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Just saw this @ Raw Story

In a survey of more than 1,000 readers of websites related to climate change, people who agreed with free market economic principles and endorsed conspiracy theories were more likely to dispute that human-caused climate change was a reality.
In the past several months I have been moderately preoccupied with the sidebar ads I see around the net. You know the ones: "try this one weird trick to [whatever]" or "doctors hate her for [alleged homebased cosmetic or medical remedy costing fractions of what it takes a person with a science education to do].

It's like there has been an uptick in marketing directly to people who are going to respond to anti-scientific themes - tricks and old wives tales versus peer-reviewed scientific literature - for everything from bellyfat to teeth-whitening to making money to cutting car insurance costs.

What they found was remarkable. People who endorsed conspiracy theories such as “9/11 was an inside job” and “the moon landings were faked”, were also more likely to reject established scientific facts about climate change, such as “I believe that the burning of fossil fuels on the scale observed over the last 50 years has increased atmospheric temperatures to an appreciable degree.”
I was surprised by this little study- only a thousand people - because is seems to be confirming what I have already surmised: there is a real anti-science, anti-education subculture in this country and climate-change denial is just a large, vocal part of it.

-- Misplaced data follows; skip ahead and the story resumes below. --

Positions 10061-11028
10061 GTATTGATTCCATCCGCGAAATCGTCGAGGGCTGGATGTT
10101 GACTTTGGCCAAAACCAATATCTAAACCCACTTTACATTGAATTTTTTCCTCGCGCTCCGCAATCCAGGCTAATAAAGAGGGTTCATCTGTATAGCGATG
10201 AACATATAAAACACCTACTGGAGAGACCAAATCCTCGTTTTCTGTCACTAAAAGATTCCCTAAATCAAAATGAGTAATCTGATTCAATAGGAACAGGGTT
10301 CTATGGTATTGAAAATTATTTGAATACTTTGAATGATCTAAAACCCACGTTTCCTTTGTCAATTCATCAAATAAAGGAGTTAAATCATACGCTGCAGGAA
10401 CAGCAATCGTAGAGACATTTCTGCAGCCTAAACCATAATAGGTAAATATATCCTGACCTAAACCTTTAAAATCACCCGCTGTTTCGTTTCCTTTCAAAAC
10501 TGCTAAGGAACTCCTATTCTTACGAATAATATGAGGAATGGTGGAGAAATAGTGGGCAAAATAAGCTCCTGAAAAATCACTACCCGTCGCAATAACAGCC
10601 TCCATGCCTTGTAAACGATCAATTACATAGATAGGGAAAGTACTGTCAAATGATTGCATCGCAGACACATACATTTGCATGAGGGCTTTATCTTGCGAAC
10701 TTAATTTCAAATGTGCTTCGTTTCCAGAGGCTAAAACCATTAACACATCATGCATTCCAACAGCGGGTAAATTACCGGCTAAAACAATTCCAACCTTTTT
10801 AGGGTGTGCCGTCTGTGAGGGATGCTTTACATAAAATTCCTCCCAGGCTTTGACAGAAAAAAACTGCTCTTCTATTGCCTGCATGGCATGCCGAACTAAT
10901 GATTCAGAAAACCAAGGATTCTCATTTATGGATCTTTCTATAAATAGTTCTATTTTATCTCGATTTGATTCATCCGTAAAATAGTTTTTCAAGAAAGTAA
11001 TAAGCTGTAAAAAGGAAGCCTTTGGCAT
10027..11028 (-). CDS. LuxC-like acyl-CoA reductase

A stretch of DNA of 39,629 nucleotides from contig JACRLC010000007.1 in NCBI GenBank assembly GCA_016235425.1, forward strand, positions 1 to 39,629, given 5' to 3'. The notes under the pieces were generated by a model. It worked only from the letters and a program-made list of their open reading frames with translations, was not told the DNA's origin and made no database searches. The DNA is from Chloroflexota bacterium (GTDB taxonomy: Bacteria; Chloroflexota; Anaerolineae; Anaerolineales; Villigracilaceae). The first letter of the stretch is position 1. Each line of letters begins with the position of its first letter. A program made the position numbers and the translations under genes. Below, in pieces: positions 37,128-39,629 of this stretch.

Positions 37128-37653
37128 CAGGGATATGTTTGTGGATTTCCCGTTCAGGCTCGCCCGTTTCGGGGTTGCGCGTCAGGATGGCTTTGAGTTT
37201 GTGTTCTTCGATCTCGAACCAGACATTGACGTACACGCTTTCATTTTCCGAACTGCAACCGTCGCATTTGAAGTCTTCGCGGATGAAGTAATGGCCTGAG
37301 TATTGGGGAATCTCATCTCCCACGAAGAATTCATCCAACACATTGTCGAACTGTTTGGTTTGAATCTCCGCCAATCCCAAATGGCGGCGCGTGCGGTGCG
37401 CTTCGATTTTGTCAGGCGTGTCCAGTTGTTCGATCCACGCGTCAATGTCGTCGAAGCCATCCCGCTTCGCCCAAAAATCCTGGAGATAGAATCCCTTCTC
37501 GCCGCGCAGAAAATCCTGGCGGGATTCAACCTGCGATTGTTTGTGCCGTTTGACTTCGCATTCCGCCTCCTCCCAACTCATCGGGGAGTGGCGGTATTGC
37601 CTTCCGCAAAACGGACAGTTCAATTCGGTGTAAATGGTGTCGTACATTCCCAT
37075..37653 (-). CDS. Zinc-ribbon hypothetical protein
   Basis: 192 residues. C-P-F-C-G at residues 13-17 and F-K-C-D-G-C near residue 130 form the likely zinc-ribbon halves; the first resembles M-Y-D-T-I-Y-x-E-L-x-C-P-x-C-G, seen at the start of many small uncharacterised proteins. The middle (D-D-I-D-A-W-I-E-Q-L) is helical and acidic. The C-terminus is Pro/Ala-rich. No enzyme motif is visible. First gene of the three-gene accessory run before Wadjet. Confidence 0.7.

The study goes further, though:

The findings provide yet more evidence that a rejection of climate science has more to with ideological views than scientific literacy, bolstering the well-supported finding that climate change scepticism is more likely to be found on the right, than on the left of politics. But they go a step further, adding an important layer of detail to the crude characterisation of climate change scepticism as a “conservative” issue.

The link between endorsing conspiracy theories and rejecting climate science facts suggests that it is the libertarian instinct to stick two fingers up at the mainstream – whatever the issue – that is important. Because a radical libertarian streak is the hallmark of free-market economics, and because free market views are popular on the political right, this is where climate change scepticism is most likely to be found.

I imagine many already figured this was the case, but here's a tidbit of scienciness to back it up.

Resistance to Climate Change is ideologically-based.

And a substantial sub-culture in America meets the criteria for a shared paranoid delusion.

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Comment Preferences

  •  Tip Jar (14+ / 0-)

    The path of the righteous man is beset on all sides by the inequities of the selfish and the tyranny of evil men.

    by xxdr zombiexx on Sat Jul 28, 2012 at 01:19:28 PM PDT

  •  Just because I'm paranoid doesn't mean I'm not (1+ / 0-)
    Recommended by:
    xxdr zombiexx

    being watched.

    You're.

    Notice: This Comment © 2012 ROGNM

    by ROGNM on Sat Jul 28, 2012 at 01:25:36 PM PDT

  •  I have long suspected (6+ / 0-)

    this, just in my interactions with wingnuts over climate change: